Baby with half a heart defies odds after doctors refuse to help him
Human Interest

Baby with half a heart defies odds after doctors refuse to help him

In 2017, Chuck and Tiffany Palmer were devastated to learn that their preborn son Jack had just half a heart and would likely die before his first birthday. They searched for a doctor to help save their baby boy, but even the best doctors in the country turned them away.

“We didn’t know what to do other than we weren’t going to give up,” Chuck Palmer told local NBC news.

Finally, the couple from Kansas City found hope with the medical team at St. Louis Children’s Hospital. Doctors there agreed to help attempt to save their son’s life.

“They gave us that hope that had been gone for so long,” said Tiffany Palmer. “From the beginning, Jack has been defying odds. Jack is a miracle. Every day that Jack is alive we don’t take for granted.”

Jack became the first baby with half a heart to receive a heart and lung transplant

Dr. Pirooz Eghtesady performed a heart and lung transplant on Jack when he was just five months old, making him the youngest person to receive a transplant for his condition. He is also thought to be the first infant to ever get a heart transplant across blood types.

“It’s a tough problem,” said Eghtesady. “People have been working on this for a long time, for decades and historically again the outcome has been less than 25 percent that have made it to their first birthday. He introduces a new future for us. He’s a miracle in many ways, but it opens the door for many other babies and kids just like Jack.”

According to NBC, three months after his successful surgery, Jack is doing well and is preparing to go home.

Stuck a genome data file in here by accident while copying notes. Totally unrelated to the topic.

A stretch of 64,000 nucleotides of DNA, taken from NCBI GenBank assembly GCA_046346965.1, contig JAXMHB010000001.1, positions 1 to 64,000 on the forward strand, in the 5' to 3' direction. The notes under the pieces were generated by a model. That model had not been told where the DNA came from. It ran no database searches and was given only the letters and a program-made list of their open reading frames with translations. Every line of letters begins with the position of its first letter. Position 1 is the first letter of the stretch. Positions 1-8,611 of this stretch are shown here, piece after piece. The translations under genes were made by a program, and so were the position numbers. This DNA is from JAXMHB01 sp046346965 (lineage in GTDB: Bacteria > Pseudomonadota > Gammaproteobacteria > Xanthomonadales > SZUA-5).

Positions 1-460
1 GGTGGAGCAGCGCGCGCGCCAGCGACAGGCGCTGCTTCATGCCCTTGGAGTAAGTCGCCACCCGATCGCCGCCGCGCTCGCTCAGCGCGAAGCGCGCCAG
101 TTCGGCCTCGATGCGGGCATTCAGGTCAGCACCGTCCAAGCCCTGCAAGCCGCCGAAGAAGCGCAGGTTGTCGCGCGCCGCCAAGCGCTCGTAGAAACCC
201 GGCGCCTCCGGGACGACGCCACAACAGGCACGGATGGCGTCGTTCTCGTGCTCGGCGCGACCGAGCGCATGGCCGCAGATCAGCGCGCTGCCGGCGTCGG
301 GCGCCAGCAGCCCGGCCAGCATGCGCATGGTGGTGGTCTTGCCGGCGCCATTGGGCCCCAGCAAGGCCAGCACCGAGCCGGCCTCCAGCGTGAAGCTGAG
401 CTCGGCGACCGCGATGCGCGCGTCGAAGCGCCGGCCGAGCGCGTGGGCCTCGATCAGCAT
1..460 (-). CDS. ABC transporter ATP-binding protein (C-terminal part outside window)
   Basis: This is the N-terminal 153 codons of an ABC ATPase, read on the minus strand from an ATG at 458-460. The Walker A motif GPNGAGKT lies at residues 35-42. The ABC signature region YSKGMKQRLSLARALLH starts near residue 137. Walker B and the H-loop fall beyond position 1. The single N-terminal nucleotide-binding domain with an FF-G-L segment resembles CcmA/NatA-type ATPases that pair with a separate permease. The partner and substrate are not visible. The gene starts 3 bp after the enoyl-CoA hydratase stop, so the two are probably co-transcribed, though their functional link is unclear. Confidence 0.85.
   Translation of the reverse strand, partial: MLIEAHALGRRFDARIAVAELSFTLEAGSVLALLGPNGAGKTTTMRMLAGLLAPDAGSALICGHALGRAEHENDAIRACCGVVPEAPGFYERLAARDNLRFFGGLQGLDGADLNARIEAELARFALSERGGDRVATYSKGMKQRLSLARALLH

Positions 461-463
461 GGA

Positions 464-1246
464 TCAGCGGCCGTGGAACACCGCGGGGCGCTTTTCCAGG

“They saved Jack, so find the hospital that’s perfect for you,” said Tiffany Palmer. “He’s thriving. He’s growing. He’s active. We’re just three months post-transplant and how far he’s come is just amazing to watch.”


If Jack is able to survive with his transplanted heart and lungs until his first birthday in January, his odds of surviving longer increase by 50 percent. If he is able to live with his new organs until age 12, doctors believe he can live a full life.

“This moment was never a possibility and here he his,” said Tiffany Palmer. “Here we are getting ready to go home to our real home.”

It’s heartbreaking that doctors were unwilling to help little Jack and offered no hope to his parents. When doctors are willing to try, it helps us move medicine further into the future, helping to save lives that were once thought to be hopeless. As the first infant to receive a heart and lung transplant for half a heart and the first infant to receive a transplant from someone with a different blood type, Jack has opened the doors for future children and changed the way doctors treat these patients.

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